That declaration prompted Representative Steny H. Hoyer of Maryland, one of the top Democrats in the House, to say he agrees with Mr. Grassley. It’s not clear that such agreement could survive a negotiation in which the details often matter more than a broad consensus.
But even Mr. Trump appeared encouraged by the momentary agreement: “When was the last time that happened, Chuck?” Mr. Trump asked the Iowa senator.
‘Poison pills’ threaten to derail immigration negotiations even before they start, Democrats said.
Ask anyone who was part of previous immigration fights and they will talk about poison pills — demands that were introduced with the knowledge that the other side could never accept them. Even amid the general sense of agreement on Tuesday, it was clear that poison pills could scuttle any deal. Democrats warned that Republican demands for an end to “chain migration” would “be an impediment to agreement.”
The president’s response? He urged the Democrats to “negotiate” on those issues, and to bring him a deal once it’s worked out. The message from the president seemed to be: if lawmakers can avoid the pitfalls that have doomed previous negotiations, he won’t be the one to scuttle it in the end. “I’m not going to say, ‘Oh gee, I want this, or I want that,’ he said. ‘I’ll be signing it.’
As Democrats pushed for a ‘Dreamer’ deal with no strings attached, Republicans insisted on dealing with other issues.
For Democrats at Tuesday’s meeting, their strategy became crystal clear: try to convince Mr. Trump to agree to legalize the Dreamers without any strings attached. Pushing other issues — like a border wall — to a later negotiation could clear the way for a quicker deal to replace Deferred Action for Childhood Arrivals, the Obama-era program that had protected illegal immigrants brought to the country as children.
Senator Dianne Feinstein of California tried to pin the president down on just that point, and seemed to be succeeding until Representative Kevin McCarthy, the Republican majority leader, realized what was happening and jumped in.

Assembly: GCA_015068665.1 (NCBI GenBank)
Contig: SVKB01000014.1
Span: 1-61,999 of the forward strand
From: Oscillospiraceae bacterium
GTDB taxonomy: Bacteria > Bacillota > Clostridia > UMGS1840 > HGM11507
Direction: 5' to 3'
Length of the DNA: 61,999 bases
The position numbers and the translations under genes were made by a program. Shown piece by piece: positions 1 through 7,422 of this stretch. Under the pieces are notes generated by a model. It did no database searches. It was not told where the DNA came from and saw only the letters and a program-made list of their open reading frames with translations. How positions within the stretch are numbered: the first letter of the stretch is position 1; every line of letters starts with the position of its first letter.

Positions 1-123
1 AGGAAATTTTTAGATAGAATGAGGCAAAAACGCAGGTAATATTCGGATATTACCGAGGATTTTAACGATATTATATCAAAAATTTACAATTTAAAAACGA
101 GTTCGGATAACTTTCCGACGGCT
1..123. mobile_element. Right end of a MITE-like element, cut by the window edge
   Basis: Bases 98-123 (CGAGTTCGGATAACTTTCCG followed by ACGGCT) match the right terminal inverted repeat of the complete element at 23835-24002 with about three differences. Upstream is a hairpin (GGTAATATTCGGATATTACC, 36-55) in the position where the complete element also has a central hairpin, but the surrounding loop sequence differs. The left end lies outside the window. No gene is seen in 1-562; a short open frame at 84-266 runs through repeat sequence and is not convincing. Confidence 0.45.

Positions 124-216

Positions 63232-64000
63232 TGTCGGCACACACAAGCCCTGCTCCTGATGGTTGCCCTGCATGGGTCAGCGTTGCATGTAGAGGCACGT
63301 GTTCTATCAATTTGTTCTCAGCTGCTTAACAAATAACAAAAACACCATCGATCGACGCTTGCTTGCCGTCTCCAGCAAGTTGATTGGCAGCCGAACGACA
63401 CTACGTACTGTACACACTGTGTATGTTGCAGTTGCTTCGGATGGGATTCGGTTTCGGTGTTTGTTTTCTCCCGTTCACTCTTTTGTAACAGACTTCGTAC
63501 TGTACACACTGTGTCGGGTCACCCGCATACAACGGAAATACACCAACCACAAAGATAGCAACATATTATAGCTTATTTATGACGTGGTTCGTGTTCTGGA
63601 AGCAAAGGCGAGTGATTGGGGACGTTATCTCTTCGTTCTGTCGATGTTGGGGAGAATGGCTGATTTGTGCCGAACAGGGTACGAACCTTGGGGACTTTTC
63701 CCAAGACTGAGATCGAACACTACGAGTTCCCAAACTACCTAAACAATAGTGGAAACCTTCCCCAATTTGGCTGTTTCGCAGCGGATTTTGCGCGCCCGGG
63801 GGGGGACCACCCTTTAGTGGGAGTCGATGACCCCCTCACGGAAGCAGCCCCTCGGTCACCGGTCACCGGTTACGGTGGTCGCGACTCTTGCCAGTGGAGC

In the remarkable exchange with the president and Ms. Feinstein, the majority leader clearly feared that Mr. Trump was about to give away their leverage by agreeing to consider issues like chain migration at a later time.
Mr. Trump’s response suggested that he was missing the nuances, but by the end Mr. McCarthy appeared to have some success in reminding the president that Republicans should press for conservative immigration priorities in exchange for a Dreamer deal.
With a budget fight looming, Senator David Perdue warned against grand ambitions for an immigration deal.
For some Republicans, like Senator David Perdue of Georgia, the best path forward is a narrow one — a deal to legalize the immigrants brought to the United States as children in exchange for added border security and a few other issues.
Mr. Perdue made that case, urging Mr. Trump to hold back any grand ambitions for comprehensive immigration legislation that could get bogged down in a lengthy debate. The motivation may be the looming budget fight, which could lead to a government shutdown if lawmakers in both parties can’t reach agreement.
Republicans like Mr. Perdue understand that a difficult and extended debate on immigration could threaten the budget talks in a pivotal election year, when he and his colleagues will have to face voters in November.
This article was produced by Mikayla Bouchard, Alicia Parlapiano, Sameen Amin, David Botti, Natalie Reneau and Hamilton Boardman.
Michael D. Shear is a White House correspondent. He previously worked at The Washington Post and was a member of their Pulitzer Prize-winning team that covered the Virginia Tech shootings in 2007. @shearm